The bullet ripped through his face, as the great black leader crumpled down to the balcony floor.
They had taken his life but didn't take his soul and his dream.
The dream would come through for Rev. Dr. Martin Luther King.
All starting back to his ancestor slaves, they would get whipped on their backs just because the color of their skin was black.
Their owners would cut half of their foot off without having any mercy or care, just because they couldn't catch them, because they ran as fast as deer.
Asking God for deliverance and freedom and the Lord of host said I will give it to thee.
So he sent them Abraham Lincoln, the beacon of light for the Negro slave that abolished slavery in 1863, and with no hesitation wrote the Emancipation Proclamation that after tonight there will be no black slaves never again and the Lord of hosts said what you are doing to them to me is an abomination. Just what do you think you're doing to my beautiful black creation.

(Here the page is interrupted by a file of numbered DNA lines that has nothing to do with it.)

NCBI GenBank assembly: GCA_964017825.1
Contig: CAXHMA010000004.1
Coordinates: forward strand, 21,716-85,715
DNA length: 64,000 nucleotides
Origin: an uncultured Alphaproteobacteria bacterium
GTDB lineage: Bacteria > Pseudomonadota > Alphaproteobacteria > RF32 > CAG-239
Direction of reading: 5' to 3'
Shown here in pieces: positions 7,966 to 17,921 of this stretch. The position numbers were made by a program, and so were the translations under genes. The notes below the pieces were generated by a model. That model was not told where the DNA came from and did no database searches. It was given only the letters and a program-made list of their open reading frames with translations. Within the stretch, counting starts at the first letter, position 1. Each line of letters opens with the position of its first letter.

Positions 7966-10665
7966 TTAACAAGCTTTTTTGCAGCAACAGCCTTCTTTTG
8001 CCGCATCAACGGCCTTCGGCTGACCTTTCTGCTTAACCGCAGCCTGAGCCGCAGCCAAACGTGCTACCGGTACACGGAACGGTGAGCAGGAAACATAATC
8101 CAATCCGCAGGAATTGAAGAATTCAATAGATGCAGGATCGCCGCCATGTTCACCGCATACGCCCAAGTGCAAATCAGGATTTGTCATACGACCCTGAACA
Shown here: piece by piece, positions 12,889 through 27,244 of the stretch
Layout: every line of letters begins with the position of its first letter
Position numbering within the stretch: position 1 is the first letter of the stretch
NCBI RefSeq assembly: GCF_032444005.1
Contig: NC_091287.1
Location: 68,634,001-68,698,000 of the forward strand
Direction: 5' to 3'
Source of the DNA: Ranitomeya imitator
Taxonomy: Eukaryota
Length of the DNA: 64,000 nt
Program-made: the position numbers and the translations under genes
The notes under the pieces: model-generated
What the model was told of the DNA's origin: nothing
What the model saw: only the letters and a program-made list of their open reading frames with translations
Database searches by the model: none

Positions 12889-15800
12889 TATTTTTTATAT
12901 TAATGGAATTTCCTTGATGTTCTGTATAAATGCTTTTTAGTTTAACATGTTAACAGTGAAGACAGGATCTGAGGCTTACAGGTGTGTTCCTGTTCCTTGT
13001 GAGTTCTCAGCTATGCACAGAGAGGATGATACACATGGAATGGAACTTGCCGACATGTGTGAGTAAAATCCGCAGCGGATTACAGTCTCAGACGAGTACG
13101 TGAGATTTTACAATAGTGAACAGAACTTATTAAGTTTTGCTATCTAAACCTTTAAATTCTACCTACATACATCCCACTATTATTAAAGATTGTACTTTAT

God put his foot down and said and this is what resulted.
He who exalted himself shall be humbled and he who humbles himself shall be exalted.
Rev. King never imagined that it was not in vain that he died doing all that he could, and that not only would his children be given equal rights, but would finally sit at the table of brotherhood.
That his race's chains of steel would turn into gold, that his daughters would turn out to be such beautiful girls, that his children would become some of the most intelligent, gifted, most famous, richest, athletes and musicians in the world and have the most beautiful girls.
And now Barack Obama becoming the first African-American in the history of the world to become President of United States of America.
I can just imagine Rev. King looking down from heaven at his children with a smile on his face saying "My Dream has come true for me and all my fallen black slave seniors."